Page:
The Roman circus (from Latin, "circle") was a large open-air venue used for public events in the ancient Roman Empire. The circuses were similar to the ancient Greek hippodromes, although circuses served varying purposes and differed in design and construction. Along with theatres and amphitheatres, Circuses were one of the main entertainment sites of the time. Circuses were venues for chariot races, horse races, and performances that commemorated important events of the empire were performed there. For events that involved re-enactments of naval battles, the circus was flooded with water.
According to Edward Gibbon, in Chapter XXXI of his work The History of the Decline and Fall of the Roman Empire, the Roman people, at the start of the 5th century:
The performance space of the Roman circus was normally, despite its name, an oblong rectangle of two linear sections of race track, separated by a median strip running along the length of about two thirds the track, joined at one end with a semicircular section and at the other end with an undivided section of track closed (in most cases) by a distinctive starting gate known as the carceres, thereby creating a circuit for the races. The Circus of Maxentius epitomises the design.
Circus is a 2000 British crime thriller movie directed by Rob Walker and written by David Logan. The movie stars John Hannah, Famke Janssen, Peter Stormare, Brian Conley, and Eddie Izzard. It was released in the UK on 5 May 2000 and had its USA (limited) release on September 15, 2000.
Leo (John Hannah) and Lily (Famke Janssen) are a couple and a couple of con artists. Lily wants to get out of the racket and settle down in a nice place somewhere far away. Leo agrees saying that within a week they should have enough to leave for good.
Leo's cousin Bruno (Brian Conley) is having a problem with his casino losing money. He wants Leo to run it. But in reality, he hates Leo and wants to get rid of him.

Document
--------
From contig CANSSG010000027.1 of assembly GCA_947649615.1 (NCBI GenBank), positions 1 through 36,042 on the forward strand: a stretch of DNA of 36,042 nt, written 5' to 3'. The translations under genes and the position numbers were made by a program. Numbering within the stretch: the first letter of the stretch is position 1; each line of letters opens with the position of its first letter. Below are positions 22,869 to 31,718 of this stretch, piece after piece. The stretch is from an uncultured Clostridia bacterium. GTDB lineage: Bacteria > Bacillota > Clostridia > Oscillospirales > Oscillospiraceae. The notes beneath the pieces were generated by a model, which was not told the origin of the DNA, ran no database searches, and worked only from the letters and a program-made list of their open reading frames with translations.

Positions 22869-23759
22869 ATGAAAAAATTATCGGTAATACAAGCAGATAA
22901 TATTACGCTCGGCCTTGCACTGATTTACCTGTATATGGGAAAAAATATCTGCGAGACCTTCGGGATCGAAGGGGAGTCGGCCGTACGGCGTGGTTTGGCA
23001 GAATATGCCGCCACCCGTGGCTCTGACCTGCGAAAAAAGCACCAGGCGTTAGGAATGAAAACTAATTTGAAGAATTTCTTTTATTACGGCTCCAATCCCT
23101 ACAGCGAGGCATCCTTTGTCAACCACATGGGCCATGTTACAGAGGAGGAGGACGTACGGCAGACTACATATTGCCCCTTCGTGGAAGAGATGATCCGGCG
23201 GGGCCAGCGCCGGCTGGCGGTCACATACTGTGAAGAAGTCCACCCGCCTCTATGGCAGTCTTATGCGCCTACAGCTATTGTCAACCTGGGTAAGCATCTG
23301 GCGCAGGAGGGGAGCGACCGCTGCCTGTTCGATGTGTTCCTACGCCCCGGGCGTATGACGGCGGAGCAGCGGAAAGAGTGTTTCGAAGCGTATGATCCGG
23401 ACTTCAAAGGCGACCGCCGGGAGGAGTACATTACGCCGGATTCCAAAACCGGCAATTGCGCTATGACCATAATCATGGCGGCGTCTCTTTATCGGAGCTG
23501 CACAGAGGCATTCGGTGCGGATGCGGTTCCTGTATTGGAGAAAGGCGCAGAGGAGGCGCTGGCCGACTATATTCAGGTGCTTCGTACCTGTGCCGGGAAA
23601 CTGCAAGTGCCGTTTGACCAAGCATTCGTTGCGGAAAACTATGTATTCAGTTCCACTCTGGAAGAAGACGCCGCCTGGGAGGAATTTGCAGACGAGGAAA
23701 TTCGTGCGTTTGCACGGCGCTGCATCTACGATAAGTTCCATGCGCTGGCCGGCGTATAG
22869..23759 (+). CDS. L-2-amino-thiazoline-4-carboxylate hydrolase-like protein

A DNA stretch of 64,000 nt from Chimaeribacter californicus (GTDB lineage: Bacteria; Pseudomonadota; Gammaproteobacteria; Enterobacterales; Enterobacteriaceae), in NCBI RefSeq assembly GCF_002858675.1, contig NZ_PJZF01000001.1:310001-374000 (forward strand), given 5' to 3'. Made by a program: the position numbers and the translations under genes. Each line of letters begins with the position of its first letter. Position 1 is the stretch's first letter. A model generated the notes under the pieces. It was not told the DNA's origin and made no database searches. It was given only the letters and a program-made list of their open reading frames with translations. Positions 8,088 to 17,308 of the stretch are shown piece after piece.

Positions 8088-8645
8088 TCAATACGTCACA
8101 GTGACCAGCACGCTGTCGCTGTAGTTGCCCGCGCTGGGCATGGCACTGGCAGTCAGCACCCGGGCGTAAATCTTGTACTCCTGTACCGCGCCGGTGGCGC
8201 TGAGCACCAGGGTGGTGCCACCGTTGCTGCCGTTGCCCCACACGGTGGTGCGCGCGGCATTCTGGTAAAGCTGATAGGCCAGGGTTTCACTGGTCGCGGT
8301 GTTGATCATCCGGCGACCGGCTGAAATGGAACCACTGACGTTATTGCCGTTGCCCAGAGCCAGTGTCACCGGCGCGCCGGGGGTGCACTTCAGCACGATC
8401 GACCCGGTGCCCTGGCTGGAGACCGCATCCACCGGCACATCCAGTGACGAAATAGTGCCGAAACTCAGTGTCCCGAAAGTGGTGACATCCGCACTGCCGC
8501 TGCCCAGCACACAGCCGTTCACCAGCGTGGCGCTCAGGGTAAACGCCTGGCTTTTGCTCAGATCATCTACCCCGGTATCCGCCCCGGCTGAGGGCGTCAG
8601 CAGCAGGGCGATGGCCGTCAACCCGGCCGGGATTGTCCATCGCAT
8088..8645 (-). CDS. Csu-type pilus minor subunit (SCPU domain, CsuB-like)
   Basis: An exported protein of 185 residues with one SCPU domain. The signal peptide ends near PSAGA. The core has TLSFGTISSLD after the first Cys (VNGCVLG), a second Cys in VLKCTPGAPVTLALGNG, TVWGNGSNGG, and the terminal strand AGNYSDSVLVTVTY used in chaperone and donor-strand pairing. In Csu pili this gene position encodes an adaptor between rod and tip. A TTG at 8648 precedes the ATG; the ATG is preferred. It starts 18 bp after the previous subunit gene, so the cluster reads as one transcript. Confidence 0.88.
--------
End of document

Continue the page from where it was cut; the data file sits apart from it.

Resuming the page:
Further complicating Leo's life is Julius (Peter Stormare) who has asked Leo to kill his wife, Gloria. Only when it comes time to be paid, Julius, who has Leo committing the murder on tape, confesses he doesn't have a wife; he paid a woman to pretend to be his wife. Julius wants 500,000 in pounds, otherwise he will release the tape to the authorities.
Circus is a 2009 Kannada film directed and produced by Dayal Padmanabhan who previously acted with Ganesh in Gaalipata. Music was composed by Emil. The film stars Ganesh and Archana Gupta in the lead roles, Archana Gupta who had earlier done leading role in Telugu film Andamaina Manasulo. The film released statewide on 15 January 2009.
Circus has a tag line along with its sub title Nodi Maja Maadi. Dayaal, who spoke with emotional overtones in the film, said that he will be completing the film after sixty days of schedule. He said, nearly seventy percent of the shooting will be done near or on a train. I had to toil hard to get the required permission for the shoot. The story starts from Mysore station and ends in Bangalore station. director has taken permission from Railway authorities to shoot the film in Railway station and tracks in Mysore, Konkan Railway and Railway line stretching in Sakleshpura and Subramanya Ghat section.
A joke gone bad, the story is about Dhanush (Ganesh) and his group of friends who live in the railway colony and their meeting point is the railway station.